You say: Tigers never change their stripes.
We say: We're together, we're happy.
Survey says: If it ain't broke, don't marry it.
What happened?
I'm not entirely sure. My path to carrying seven gold rings (one for each year we'd been together) in a hermetically sealed bag as I cautiously kayaked out to that rock was subtle, a combination of personal outlook, impossible-to-define emotional pull, and gut instinct that even now I am still piecing together.
THERE was never a tipping point, no eureka moment when I realized that doing the most traditional thing possible was a good idea. Some guys say they know immediately She's the One. Not me. Whether it's a sweater or software, it takes some time for me to know if I want to keep something, one reason I always save receipts. I can't say there was an instance when I looked into the pale blue eyes of the girl I met over corned beef hash at a cafe in San Francisco and thought, "This is it." Now, after eight years, I know. 
When did I know? Was it the way she helped me deal with the death of my grandfather? The relief I felt when she finally answered her cellphone on Sept. 11? That great hike in Point Reyes? Because she sobbed with joy when the Sox finally won? The way my nephews greet her like a rock star when she walks into the room?
Perhaps I should have known right from the start, that morning in the middle of our cross-country trip, when she required one last stop at Arthur Bryant's in Kansas City for a half slab of ribs for breakfast (and 10 minutes into the feast saying to me, "Hey, baby, why don't you pop open a beer?").
Or did I not truly know until seven years later when we found ourselves forced apart for more than a year? Who can say? It's the big moments, maybe, but it's the little moments as much or even more.
I do know one thing: Those 27 weddings had a lot to do with it. They were joyous, righteous, nup-tastic affairs. (As Woody Allen said about orgasms, "the worst one was right on the money.")
The idea of putting our own personal stamp on a tradition we've now seen take so many shapes and forms — including but not limited to full masses, lobster bakes, white doves, exploding huppahs, gigantic soap bubbles, freezing-cold skinny dipping, and one quasi-orgy — has become more appealing, not less, with each one.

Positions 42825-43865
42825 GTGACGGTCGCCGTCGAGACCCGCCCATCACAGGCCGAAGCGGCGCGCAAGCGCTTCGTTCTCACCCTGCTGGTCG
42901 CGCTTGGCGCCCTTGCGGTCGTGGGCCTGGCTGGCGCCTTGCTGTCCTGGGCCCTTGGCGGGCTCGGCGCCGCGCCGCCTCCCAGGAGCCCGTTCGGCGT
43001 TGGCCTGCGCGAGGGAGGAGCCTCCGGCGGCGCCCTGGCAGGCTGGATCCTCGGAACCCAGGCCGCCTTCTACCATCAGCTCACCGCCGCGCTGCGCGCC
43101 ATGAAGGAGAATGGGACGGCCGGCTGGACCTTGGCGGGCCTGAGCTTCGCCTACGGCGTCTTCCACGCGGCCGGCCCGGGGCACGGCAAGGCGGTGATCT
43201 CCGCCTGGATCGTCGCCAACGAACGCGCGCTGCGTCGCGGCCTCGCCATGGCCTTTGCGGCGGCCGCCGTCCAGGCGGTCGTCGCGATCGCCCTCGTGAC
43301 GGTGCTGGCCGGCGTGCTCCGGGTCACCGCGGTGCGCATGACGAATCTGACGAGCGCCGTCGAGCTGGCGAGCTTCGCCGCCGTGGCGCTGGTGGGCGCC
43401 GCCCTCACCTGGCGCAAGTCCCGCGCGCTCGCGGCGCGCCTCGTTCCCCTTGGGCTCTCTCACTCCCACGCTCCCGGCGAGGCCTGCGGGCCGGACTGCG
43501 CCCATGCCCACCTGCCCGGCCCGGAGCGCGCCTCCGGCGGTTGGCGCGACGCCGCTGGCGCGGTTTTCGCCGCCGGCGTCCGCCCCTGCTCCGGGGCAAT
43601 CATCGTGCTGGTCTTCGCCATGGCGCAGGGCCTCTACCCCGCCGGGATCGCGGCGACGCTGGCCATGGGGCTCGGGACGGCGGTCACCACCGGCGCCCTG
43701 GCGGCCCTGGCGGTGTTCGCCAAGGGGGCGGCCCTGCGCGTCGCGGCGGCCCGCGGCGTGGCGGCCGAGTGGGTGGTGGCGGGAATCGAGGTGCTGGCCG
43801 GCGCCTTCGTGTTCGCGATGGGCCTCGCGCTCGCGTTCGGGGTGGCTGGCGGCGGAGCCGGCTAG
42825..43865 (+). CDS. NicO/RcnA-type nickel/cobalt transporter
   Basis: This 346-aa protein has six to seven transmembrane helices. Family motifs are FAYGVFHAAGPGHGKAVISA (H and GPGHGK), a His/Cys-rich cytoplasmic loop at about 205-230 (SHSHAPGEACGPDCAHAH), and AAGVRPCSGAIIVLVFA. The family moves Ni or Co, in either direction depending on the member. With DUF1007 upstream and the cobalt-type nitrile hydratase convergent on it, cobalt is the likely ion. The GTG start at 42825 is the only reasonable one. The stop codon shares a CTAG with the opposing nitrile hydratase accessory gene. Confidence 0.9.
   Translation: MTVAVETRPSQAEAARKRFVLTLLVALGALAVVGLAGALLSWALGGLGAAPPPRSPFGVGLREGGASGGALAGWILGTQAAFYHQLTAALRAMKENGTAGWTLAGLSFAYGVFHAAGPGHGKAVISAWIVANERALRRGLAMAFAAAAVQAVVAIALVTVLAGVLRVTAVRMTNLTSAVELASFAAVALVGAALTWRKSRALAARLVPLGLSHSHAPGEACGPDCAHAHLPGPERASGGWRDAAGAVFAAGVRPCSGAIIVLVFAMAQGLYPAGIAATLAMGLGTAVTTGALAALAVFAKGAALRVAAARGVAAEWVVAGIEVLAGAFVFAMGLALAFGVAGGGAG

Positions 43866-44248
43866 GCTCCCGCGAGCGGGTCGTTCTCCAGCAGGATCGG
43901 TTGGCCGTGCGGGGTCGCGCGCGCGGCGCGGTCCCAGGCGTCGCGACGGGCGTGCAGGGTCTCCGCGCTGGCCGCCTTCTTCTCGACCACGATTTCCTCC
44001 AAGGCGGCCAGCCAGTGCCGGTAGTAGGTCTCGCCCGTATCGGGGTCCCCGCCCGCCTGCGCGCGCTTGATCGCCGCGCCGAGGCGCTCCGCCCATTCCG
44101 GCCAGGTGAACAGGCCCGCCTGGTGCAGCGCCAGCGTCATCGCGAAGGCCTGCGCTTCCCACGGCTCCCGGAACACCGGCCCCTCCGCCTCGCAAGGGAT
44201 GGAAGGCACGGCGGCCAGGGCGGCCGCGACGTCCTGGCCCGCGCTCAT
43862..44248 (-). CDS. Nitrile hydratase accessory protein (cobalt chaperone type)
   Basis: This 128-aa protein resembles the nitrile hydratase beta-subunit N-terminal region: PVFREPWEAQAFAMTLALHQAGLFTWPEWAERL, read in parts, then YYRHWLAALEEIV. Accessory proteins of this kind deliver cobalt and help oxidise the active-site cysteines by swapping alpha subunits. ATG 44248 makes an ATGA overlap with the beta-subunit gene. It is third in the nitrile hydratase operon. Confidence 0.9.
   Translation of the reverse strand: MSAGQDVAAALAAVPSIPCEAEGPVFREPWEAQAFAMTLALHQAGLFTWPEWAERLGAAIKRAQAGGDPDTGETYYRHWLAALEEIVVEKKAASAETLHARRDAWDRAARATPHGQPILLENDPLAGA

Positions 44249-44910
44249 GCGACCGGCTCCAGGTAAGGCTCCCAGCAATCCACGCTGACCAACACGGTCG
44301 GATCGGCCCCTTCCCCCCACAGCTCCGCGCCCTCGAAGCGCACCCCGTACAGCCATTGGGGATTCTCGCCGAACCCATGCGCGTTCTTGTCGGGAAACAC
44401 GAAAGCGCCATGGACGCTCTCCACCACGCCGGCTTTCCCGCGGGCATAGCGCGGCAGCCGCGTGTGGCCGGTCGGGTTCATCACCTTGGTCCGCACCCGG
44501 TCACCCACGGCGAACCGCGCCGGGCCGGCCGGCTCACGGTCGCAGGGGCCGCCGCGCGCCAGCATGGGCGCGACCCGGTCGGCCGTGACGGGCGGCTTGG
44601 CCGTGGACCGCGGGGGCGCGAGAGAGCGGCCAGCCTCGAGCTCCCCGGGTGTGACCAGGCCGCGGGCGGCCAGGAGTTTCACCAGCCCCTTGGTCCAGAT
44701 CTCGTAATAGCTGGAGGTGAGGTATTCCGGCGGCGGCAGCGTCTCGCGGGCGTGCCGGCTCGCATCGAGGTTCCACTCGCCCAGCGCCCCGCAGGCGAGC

And what else started to happen at those weddings? More little moments that began adding up to a big reckoning. She pinched the skin of my elbow during a recent "we cannot be hearing this" toast from a father of the bride, and during a particularly beautiful ceremony she gave my hand a little squeeze, her quiet tears landing on both our fingers. And I swear I saw an ever-so-slightly different look in her eyes the last time a perfect stranger questioned my sanity for not locking this lady up.
Slow as ever, yet indeed as sure as it gets, it dawned on me: She wants to get married. And if that's true, then I want to get married. To her. This is perhaps the least original idea I've had in a long time, but I needed to get here myself, on my own terms. And after all these years one thing I actually had going for me was the element of surprise.
So what the hell, let's do it. I still don't believe marriage is the only path to happiness or completeness as a person, but it's the right thing for us. So I asked her. Or, more accurately, what I said, sitting next to her on that silly island in a scene straight out of Bride's magazine, was something about love and commitment and not going anywhere and here's these rings I got you, and if you want actually to make it official, that's cool, and if you don't, that's cool, too. And if you want to have a wedding, I'm into it, and if you don't, who needs it. She's still unclear what it was I was asking, exactly, but when she got done laughing, she said yes. And then she threw off her clothes and jumped in the water.
My friends joke that I've been to 27 weddings and now it's finally time for one funeral — for my singlehood. Which is sad like any funeral, sure, but this death is no tragic accident. I look at it more like euthanasia I'm performing on myself, a mercy killing.
I'm ready, babe. Pull the plug.
E-mail: modernlove@nytimes.com

via {ny times}
photo via {brittle paper}